Group therapy with your spouse or with your spouse and children may be a wonderful way to reconnect in a neutral space and on a level playing ground. With a therapist in the room, the risk of stress to you and family contention around the circle will be lower.
If your parents are still in the picture or if you have siblings who want to stay connected or reconnect with you, these family therapies can also be incredibly helpful. There is a cultural understanding of what it takes to be a soldier. Some family members may have supported your enlistment, while others may not fully understand the drive. Building a corresponding cultural understanding of just how much combat costs soldiers is critical to building support for you as you work through detox and rehab.
This is also a good time to look into your genetic history. If you grew up in a home with a history of addiction, you might feel a great deal of shame about your situation and your condition. Do be prepared for some family members to fail to get around that history. Those who are embarrassed by a family member who abuses drugs or by their own addictive behaviors have their own work to do. Not everyone will benefit from your hard work or be able to comfortably reconnect with you.
If you and your partner are working hard to rebuild your relationship, it’s a good time to look at what the VA can do for your entire family. For returning soldiers who are not able to return to school for additional career training, it may be a good idea to transfer their GI bill benefits to their spouse or children for the best benefit to the whole family.
Depending on the level of disability you’re assigned, you may be able to turn that rating into a fresh start. As you better manage your underlying condition, addressing your addiction will make more sense. As your therapies for your underlying conditions have a bigger impact, you can back down from the fight-or-flight stress that some conditions can create.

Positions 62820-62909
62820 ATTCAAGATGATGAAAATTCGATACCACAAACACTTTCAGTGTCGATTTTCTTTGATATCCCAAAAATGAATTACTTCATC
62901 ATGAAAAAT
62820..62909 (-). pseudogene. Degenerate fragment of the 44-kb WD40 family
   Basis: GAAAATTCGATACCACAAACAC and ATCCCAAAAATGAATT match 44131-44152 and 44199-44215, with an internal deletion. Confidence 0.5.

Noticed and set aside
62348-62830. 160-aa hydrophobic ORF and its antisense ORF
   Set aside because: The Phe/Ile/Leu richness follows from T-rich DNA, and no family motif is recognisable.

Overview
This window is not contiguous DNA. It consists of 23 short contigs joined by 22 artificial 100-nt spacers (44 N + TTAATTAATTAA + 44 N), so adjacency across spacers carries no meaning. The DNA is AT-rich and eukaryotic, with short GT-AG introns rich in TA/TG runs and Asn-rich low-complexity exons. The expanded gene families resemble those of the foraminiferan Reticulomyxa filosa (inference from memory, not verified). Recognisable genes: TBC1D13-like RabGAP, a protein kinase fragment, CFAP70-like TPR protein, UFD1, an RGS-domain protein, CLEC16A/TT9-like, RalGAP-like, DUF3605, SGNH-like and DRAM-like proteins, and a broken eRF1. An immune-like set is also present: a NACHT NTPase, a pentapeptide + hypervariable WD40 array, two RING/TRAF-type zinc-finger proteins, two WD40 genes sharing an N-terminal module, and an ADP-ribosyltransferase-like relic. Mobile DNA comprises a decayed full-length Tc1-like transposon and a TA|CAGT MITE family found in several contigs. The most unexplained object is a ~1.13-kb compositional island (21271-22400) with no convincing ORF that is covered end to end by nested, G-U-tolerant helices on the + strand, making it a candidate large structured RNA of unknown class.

As you make up for the time you lost when you were using or drinking, you may find that you have the space to move back into normal life. You may be able to return to school for more education, get support for a struggling small business, or simply receive training for a new job.
For those working through the VA detox and rehab programs, it’s also a very good time to look into other benefits. If you have been feeling isolated or ashamed due to addictive cravings and behaviors, you may not have fully availed yourself of the benefits that are available. Your VA benefits can help you buy a house, start a business, or go to school. These earned benefits can greatly expand your life as you move from rehab back into the “real” world.
You deserve support. Your family needs your benefits. No matter how long ago you served, there are conditions that may be causing long-term problems in your life. Again, please note that addiction is not a primary disability symptom. However, if you’ve been using drugs or alcohol to manage your pain, your addiction treatment can be covered by your veteran’s benefits. You can learn more about VA disability rehab for veterans at VeteranRehab.org.